DefinitionHead lice are tiny insect-like animals called arthropods that may live on the head and cause itching. ("Lice" is plural; the singular is "louse.") Head lice may also live in the eyebrows, eyelashes, and beard. However, sometimes infestations in these areas are from a related species called pubic lice.
|Copyright © Nucleus Medical Media, Inc.|
CausesHead lice spread by personal contact and by sharing combs, brushes, hats, and other personal items.
Risk FactorsThis condition is more common in young children. Factors that may increase the risk of lice include:
- Sharing combs, brushes, hats, and other personal items
- Personal contact with people who may have lice
SymptomsSome people with head lice do not have any symptoms. When symptoms do occur, they may include:
- Extreme itchiness
- Skin breaks and possible infection caused by scratching
- Swollen lymph nodes
- Bacterial infection—if scratching causes open areas on the scalp
DiagnosisYou will be asked about your symptoms and medical history. A physical exam will be done. Your head and scalp will be examined for lice and lice eggs (nits).Do not self-diagnose and self-treat head lice. Some treatments can cause irritation and should only be used by people who have the infestation.
TreatmentTreating head lice involves removing eggs and killing lice so that they can't continue to lay eggs. Treatment may be difficult. In some regions, lice have become resistant to many commonly used medications. Some experts recommend that treatment be given only when live adult lice are seen.Methods include:
- Applying over-the-counter shampoo containing the insecticide permethrin. It is important to use medications as directed. Retreatment at 7-10 days is usually required to kill any lice that hatch from unremoved eggs.
- Removing lice on the eyelashes, which may be difficult. Tweezers can be used to pick them off. Vaseline may be used to coat the eyelashes and kill the lice.
- Unless instructed otherwise, remove eggs manually with specially designed combs. Eggs stick firmly to hair. Over-the-counter products that loosen the eggs may help with removal.
Over-the-Counter MedicationMost cases of head lice can be treated with over-the-counter preparations. However, there is increasing resistance to the medications permethrin and pyrethrin in the United States. There are other treatments that may be effective, such as herbal remedies that contain coconut oil and anise.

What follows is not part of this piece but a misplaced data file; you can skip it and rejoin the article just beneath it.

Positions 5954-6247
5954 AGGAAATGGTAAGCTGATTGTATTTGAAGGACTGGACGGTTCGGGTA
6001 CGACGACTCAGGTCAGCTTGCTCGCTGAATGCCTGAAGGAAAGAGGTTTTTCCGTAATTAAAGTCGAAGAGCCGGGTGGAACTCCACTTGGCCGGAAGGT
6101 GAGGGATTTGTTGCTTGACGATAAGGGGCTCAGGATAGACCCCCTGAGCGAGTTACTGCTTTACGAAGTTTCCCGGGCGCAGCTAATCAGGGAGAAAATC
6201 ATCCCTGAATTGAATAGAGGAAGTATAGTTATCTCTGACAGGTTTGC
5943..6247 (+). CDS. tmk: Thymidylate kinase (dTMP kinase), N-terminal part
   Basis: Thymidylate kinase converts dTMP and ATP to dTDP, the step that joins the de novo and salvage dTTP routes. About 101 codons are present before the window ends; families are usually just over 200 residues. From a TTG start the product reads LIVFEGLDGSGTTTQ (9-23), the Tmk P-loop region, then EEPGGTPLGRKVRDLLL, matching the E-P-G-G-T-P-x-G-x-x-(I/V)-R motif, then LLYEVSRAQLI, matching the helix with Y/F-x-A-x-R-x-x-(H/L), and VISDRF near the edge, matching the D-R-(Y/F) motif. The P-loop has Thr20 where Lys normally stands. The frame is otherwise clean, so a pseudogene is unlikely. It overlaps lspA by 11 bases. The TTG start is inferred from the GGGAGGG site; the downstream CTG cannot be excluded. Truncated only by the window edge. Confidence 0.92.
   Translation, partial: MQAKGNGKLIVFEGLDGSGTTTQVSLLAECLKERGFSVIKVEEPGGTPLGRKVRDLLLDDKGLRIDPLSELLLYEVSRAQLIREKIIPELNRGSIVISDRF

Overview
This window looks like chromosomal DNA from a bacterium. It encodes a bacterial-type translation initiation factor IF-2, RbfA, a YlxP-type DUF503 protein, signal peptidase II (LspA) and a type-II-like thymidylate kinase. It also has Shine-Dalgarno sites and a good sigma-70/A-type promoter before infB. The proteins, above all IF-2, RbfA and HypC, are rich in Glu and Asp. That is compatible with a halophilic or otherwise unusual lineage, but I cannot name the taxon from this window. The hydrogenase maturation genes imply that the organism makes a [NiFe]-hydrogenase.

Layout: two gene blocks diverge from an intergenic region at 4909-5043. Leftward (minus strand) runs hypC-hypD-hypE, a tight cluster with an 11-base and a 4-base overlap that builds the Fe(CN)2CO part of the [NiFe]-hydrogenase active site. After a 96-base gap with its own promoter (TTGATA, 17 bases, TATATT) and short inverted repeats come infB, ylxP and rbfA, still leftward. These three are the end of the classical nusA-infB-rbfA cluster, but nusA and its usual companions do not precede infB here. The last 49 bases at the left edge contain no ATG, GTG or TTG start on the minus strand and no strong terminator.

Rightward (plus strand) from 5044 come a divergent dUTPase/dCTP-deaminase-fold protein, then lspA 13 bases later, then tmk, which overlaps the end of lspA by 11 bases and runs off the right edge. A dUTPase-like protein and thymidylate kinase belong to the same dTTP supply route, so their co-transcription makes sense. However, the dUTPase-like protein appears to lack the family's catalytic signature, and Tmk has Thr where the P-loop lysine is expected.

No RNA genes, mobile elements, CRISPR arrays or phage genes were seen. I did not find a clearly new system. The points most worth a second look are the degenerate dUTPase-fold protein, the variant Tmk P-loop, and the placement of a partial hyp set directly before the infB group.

Prescription MedicationPrescription creams or lotions may be prescribed to treat head lice. In certain cases, your doctor may prescribe lindane. Lindane is neurotoxic and carries a black box warning. Follow the instructions carefully. It should only be prescribed to patients who are unable to take other medications or who have not responded to them. According to the Food and Drug Administration’s warning, lindane can rarely cause serious side effects, including seizure and death. Those especially susceptible are infants, the elderly, children and adults weighing under 110 lbs, and individuals with other skin conditions. Lindane is toxic and should not be overused. Patients are given small amounts (1-2 ounces) of the shampoo or lotion and instructed to apply a thin layer and not to reapply. For more information, visit the US Food and Drug Administration website .
More from Beliefnet
A meta-analysis found that mothers participating in a prenatal exercise group were less likely to have a large newborn, less likely to need a cesarean section, and no more likely to have a low birthweight baby than those who did not exercise. The study supports proper prenatal care advice which advocates for mothers to exercise during pregnancy if allowed by the physician.
Chewing Gum After Surgery May Improve Digestive Tract Recovery
Early Peanut Consumption Associated with Lower Risk of Peanut Allergy in High Risk Children